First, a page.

The Gilroy Unified School District has gone from three permanent
assistant superintendents to none in just two years.
The Gilroy Unified School District has gone from three permanent assistant superintendents to none in just two years.
“Having these three critical vacancies is definitely having an impact on our ability to do the work,” Superintendent Deborah Flores said. “It’s been very stressful.”
Budget cuts, resignations and medical emergencies have burdened cabinet-level staff in recent years – and stretched administrators more than they’d like.
“Its a huge concern,” said trustee Denise Apuzzo. Still, she said she was confident that the personnel temporarily plugging the holes were doing a good job.
The district is currently searching for an assistant superintendent of administrative services, a job that pays $133,795, according to the district’s job posting on EdJoin.org, a public education job search Web site. The job was posted Jan. 4, a few days after former Deputy Superintendent of Business Services Enrique Palacios resigned to take a similar job closer to his Oakland home. The deadline to apply is Feb. 19, according to the posting.
The district’s educational services department has been strained since Assistant Superintendent of Educational Services Basha Millhollen left on medical leave in September. Although it was unclear whether Millhollen would return or the district would fill it with a new assistant superintendent, trustees expected to make a decision within a couple weeks.
“I miss her a lot,” Flores said. “She was a great member of my staff, one of the hardest working people I’ve met.”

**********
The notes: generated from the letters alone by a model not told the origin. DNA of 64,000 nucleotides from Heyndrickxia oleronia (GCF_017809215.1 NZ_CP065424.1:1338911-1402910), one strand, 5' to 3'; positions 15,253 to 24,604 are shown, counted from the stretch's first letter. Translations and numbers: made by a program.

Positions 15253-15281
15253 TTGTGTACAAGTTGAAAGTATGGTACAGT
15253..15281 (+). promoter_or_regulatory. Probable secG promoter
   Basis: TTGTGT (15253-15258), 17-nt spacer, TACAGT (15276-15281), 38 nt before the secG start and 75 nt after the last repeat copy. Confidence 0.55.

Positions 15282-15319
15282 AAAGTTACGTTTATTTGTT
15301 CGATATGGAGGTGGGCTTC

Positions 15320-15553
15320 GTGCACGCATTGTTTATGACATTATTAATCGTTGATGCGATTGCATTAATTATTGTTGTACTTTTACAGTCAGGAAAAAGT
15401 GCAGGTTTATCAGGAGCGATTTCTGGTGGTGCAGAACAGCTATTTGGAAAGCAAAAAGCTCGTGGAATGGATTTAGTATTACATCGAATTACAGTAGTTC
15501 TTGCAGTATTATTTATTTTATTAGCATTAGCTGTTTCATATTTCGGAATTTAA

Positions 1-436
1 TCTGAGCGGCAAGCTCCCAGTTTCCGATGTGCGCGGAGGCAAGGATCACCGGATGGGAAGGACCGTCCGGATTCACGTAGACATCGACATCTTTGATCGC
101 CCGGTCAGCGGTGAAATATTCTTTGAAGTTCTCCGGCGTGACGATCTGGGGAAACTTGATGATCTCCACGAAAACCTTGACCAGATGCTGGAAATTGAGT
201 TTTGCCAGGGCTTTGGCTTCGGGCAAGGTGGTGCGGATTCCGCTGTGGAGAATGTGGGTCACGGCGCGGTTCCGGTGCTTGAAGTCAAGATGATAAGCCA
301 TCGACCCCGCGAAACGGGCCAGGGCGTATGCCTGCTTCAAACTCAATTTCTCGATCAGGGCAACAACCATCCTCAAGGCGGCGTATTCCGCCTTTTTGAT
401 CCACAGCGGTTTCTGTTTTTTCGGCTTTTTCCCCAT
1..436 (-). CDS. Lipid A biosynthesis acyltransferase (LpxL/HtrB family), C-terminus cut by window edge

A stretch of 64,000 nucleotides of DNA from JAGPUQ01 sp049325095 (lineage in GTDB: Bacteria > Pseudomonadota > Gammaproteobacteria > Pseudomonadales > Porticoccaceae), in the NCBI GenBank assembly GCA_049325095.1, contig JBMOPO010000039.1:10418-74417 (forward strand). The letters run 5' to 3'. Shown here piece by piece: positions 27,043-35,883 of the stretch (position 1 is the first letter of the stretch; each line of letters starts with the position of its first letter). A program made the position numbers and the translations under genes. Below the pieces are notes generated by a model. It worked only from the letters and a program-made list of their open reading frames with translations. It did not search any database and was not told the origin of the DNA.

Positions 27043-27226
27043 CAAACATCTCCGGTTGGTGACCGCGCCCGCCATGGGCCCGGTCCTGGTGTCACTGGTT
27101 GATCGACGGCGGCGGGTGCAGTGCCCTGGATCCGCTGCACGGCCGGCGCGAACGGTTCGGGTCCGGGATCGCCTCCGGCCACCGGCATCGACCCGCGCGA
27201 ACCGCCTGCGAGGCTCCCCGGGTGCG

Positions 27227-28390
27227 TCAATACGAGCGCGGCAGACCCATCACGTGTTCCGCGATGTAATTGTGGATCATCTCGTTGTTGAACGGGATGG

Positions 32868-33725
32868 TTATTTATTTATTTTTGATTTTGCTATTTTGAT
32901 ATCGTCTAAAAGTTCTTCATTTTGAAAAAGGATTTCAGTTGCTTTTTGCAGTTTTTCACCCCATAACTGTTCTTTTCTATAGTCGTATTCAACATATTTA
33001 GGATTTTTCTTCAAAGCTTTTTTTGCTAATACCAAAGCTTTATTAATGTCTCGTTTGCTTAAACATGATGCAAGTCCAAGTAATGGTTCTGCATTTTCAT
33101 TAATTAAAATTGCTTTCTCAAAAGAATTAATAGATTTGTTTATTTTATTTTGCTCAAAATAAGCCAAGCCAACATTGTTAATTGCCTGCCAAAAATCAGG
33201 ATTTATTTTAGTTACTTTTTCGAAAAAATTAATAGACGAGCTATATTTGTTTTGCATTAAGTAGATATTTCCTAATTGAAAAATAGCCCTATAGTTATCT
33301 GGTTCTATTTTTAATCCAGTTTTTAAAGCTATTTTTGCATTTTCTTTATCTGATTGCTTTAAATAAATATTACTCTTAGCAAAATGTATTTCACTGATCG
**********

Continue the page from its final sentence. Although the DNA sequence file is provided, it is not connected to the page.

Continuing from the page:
The assistant superintendent position for human resources was reassigned as a director position during a round of deep budget cuts in 2008. After former Assistant Superintendent of Human Resources Michael Lyons agreed to resign following a lengthy paid medical leave in 2008, the district reorganized that department to include two directors, one to oversee classified staff and another for certificated employees. Currently, Kim Filice is human resources director for classified staff and a retired assistant superintendent, Clem Donaldson, serves as interim director for certificated staff.
The district has posted Donaldson’s job – which pays $104,226 to $123,843 – on EdJoin.org with a deadline of Feb. 19.
The district also brought on Interim Deputy Superintendent Hardy Childers, a retired assistant superintendent from Oak Grove School District. Childers stepped in as interim assistant superintendent in 2008.
Flores said she was “very sorry to see (Palacios) leave, but the good news is that Hardy, who has filled in for us before and agreed to come back, is very familiar with our district. I can’t convince him to do this full time even though I would certainly like to try.”
Flores said she’s hoping to hire someone to fill the position with extensive experience working with both school district budgets and facilities. The district will likely have to cut $5 to $7 million from its budget this year and is in the middle of rebuilding several elementary schools and completing Christopher High School.
Flores said she would prefer to hire cabinet-level staff who live within a half hour of the district. Between facilities issues, school-related events and student emergencies, administrators sometimes need to be around on weekends.
During Millhollen’s absence, Marilyn Ayala, the district’s director of curriculum and instruction, has stepped in as interim assistant superintendent. A retired principal comes in two days a week to fulfill some of Ayala’s former duties, Flores said.
Despite the extra help, Millhollen’s leave “is a gaping hole,” Apuzzo said. “Besides the superintendent, (Millhollen’s) is the most important education job in the district. It’s definitely felt when they’re gone.”